It’s not a myth — summer is dog-bite season. Apparently, the same irritation humans feel as the mercury climbs affects our canine companions, too. But, did you know that the method you use to train your dog could have a big impact on whether he becomes a biter or not?
If you ask most good trainers, they’ll tell you that the very best insurance against dog bites is to attend a safe off-leash puppy class while your pup is still between the ages of 8 and 16 weeks. They need play with other puppies to develop “bite inhibition.” For older dogs, training in a positive manner, as soon as you can after you adopt them, poses far less risk than using punishment or dominance-based methods. Research shows that aggressive training methods have been associated with increased levels of aggression in dogs, and many leaders in the industry advise against them (http://abrionline.org/article.php?id=254).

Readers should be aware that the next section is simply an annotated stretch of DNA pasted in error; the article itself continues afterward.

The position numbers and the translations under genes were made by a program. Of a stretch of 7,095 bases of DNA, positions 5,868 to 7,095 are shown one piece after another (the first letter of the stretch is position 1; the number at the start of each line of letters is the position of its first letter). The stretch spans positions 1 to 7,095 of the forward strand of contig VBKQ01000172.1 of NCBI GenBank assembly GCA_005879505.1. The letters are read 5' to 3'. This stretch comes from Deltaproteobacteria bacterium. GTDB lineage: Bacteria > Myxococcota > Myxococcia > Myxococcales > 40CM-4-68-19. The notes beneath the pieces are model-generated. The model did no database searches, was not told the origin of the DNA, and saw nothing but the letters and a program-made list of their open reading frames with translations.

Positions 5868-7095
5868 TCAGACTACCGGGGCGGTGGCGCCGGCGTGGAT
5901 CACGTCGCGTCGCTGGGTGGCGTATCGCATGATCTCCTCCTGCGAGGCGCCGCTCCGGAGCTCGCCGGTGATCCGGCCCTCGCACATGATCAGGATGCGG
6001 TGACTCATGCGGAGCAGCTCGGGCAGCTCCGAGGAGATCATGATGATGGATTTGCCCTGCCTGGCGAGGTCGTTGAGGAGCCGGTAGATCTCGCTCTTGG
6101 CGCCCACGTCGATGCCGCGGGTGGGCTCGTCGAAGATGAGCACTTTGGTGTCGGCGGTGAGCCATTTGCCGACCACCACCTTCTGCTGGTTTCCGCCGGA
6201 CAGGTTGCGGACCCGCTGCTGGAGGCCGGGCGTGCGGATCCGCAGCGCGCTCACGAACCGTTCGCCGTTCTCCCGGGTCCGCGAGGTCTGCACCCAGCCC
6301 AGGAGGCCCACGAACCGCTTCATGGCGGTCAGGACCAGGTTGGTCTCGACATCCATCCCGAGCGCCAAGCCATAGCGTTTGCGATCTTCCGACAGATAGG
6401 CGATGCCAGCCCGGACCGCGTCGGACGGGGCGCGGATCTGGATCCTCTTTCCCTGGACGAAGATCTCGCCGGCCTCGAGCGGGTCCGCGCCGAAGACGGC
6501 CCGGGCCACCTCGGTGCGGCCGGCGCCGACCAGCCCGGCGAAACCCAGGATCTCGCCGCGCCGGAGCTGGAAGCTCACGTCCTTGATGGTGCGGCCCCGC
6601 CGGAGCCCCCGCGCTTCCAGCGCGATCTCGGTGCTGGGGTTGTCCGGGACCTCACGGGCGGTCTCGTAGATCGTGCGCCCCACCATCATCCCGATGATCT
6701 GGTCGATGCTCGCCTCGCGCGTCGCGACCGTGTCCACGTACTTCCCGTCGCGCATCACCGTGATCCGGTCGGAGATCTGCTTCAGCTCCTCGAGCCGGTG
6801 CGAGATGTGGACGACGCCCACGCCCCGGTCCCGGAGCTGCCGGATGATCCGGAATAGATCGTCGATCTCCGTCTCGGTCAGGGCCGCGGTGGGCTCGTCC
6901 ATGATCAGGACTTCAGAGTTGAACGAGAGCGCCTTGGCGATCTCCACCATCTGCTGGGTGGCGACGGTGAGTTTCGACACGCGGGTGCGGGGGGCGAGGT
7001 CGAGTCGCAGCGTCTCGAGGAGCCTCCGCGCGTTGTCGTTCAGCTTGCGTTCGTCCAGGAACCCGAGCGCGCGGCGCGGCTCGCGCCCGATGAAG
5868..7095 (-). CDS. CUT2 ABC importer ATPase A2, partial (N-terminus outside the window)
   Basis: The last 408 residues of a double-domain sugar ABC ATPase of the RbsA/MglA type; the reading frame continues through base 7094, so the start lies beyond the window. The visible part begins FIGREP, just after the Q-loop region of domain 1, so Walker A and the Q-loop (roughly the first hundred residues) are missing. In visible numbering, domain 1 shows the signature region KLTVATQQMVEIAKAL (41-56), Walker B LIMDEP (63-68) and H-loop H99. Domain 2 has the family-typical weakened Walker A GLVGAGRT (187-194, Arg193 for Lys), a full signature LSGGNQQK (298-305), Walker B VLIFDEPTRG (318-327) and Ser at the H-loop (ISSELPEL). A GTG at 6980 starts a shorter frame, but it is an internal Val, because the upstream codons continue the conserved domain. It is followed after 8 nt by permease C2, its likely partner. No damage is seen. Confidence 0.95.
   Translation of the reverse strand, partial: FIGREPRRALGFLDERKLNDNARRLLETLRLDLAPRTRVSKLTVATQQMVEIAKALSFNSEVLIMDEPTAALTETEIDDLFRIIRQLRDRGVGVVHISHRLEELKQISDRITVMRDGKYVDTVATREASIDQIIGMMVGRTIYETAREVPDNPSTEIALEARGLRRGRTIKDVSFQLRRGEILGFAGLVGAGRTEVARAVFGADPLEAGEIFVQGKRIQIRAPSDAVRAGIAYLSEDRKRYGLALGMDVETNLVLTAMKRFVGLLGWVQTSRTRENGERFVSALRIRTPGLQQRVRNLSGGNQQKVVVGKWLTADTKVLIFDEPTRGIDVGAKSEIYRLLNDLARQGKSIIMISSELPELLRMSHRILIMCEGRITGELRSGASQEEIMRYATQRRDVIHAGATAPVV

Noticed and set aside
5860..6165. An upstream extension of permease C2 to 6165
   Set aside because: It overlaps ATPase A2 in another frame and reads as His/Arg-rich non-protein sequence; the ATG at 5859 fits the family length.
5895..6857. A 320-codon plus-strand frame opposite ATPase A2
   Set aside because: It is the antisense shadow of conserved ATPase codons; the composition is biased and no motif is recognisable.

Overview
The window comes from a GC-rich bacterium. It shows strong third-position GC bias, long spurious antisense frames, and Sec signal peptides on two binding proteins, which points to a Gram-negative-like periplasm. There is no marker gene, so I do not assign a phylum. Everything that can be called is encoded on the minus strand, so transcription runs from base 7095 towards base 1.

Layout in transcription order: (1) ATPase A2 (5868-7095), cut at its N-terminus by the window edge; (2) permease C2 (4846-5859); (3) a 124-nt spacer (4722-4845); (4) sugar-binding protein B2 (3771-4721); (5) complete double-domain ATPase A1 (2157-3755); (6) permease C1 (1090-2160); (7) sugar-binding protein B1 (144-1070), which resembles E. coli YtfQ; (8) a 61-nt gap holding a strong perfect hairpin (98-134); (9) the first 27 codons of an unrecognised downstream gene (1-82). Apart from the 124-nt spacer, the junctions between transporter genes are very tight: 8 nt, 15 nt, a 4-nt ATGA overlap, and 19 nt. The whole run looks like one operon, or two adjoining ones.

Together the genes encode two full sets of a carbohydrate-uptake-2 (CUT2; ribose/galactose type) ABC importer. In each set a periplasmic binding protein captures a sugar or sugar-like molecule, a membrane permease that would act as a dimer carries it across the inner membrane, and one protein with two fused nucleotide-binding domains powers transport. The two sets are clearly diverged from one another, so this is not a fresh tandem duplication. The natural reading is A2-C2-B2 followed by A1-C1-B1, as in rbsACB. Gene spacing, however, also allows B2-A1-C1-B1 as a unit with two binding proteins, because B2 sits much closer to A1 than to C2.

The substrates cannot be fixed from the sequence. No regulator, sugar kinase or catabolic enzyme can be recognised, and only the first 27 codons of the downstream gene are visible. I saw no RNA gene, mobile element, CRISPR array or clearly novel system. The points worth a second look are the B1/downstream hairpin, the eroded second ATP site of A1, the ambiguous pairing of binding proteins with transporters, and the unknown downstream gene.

Sadly, there has been resurgence in the use of such methods, including the use of electronic shock collars, despite evidence of the risks (http://www.petprofessionalguild.com/shockcollars).
Jean Donaldson, of the highly-regarded Academy for Dog Trainers and author of “The Culture Clash,” is critical of all such methods but is very adamant in her rejection of shock collars. “Until these devices are illegal, consumers must protect themselves and their dogs by looking beyond the marketing messages of those who profit from their sale and use,” she says. “It is not necessary to use electric shock to change behavior. It is not necessary in humans, in zoo species, in marine mammals or in dogs.”
Donaldson’s sentiments are echoed by Dr. Karen Overall, VMD, PhD, and Diplomate of the American College of Veterinary Behavior (ACVB), who is also certified by the Animal Behavior Society (ABS) as an Applied Animal Behaviorist, in her paper titled, “Why Shock is Not Behavior Modification.”